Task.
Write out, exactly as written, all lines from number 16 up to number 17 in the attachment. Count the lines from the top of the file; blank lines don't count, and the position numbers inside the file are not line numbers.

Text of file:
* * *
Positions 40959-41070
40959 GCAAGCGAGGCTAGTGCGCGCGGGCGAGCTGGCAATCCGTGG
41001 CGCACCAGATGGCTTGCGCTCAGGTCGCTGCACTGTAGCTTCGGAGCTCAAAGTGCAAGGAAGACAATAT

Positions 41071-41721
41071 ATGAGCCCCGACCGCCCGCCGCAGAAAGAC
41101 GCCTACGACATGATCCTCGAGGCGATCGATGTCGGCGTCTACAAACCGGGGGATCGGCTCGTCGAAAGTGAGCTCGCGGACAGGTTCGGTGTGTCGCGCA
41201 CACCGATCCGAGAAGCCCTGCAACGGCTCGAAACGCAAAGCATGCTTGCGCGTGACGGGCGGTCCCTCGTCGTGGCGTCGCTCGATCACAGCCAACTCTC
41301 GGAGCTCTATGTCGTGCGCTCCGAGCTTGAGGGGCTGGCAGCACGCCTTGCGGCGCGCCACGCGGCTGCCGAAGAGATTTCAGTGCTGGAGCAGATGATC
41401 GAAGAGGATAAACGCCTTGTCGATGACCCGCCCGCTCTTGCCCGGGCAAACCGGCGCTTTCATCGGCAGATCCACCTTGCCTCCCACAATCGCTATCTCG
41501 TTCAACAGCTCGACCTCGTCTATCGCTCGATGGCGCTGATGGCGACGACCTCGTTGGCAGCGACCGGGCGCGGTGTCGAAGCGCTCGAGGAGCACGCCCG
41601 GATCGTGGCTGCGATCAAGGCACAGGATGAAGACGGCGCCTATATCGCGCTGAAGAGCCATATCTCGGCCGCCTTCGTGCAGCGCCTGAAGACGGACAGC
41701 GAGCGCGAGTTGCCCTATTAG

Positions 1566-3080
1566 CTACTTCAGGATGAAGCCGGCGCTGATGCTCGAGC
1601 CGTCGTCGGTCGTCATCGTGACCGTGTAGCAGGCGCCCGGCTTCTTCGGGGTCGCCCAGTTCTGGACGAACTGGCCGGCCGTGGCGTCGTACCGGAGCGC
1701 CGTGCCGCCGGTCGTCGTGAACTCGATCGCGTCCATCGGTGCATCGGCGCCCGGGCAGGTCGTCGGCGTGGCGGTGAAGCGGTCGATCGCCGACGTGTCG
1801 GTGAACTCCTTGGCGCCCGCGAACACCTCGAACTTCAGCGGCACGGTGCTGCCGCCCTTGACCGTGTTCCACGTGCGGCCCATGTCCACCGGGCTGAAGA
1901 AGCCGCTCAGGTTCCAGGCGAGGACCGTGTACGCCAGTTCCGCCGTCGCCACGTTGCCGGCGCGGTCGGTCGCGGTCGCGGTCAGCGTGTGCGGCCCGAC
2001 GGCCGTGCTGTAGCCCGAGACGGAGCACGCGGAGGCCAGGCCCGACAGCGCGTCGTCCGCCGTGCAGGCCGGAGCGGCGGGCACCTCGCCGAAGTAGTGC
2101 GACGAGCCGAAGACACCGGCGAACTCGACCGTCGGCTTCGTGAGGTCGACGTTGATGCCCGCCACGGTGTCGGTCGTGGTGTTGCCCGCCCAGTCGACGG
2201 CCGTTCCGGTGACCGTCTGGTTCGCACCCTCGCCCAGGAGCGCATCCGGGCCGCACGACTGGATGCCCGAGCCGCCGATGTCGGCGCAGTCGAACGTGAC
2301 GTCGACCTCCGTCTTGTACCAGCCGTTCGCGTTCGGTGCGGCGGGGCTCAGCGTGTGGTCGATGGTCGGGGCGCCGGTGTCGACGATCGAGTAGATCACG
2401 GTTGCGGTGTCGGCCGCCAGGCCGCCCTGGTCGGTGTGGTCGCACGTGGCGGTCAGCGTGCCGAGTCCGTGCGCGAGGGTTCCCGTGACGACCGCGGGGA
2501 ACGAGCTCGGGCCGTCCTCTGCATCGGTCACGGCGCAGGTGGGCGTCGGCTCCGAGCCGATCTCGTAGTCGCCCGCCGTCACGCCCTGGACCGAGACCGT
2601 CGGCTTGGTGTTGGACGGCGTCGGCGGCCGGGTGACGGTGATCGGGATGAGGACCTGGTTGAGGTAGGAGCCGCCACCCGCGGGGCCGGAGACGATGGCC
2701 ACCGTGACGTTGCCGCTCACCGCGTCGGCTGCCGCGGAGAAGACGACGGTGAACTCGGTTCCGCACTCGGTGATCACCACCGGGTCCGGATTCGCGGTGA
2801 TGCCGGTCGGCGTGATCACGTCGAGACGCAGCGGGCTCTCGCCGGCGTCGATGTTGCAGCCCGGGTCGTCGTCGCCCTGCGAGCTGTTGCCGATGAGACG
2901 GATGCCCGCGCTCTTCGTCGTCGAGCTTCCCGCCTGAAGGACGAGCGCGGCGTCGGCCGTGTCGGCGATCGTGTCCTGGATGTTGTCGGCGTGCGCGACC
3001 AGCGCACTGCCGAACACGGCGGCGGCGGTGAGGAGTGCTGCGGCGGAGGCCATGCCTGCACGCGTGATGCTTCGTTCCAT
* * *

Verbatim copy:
1701 CGTGCCGCCGGTCGTCGTGAACTCGATCGCGTCCATCGGTGCATCGGCGCCCGGGCAGGTCGTCGGCGTGGCGGTGAAGCGGTCGATCGCCGACGTGTCG
1801 GTGAACTCCTTGGCGCCCGCGAACACCTCGAACTTCAGCGGCACGGTGCTGCCGCCCTTGACCGTGTTCCACGTGCGGCCCATGTCCACCGGGCTGAAGA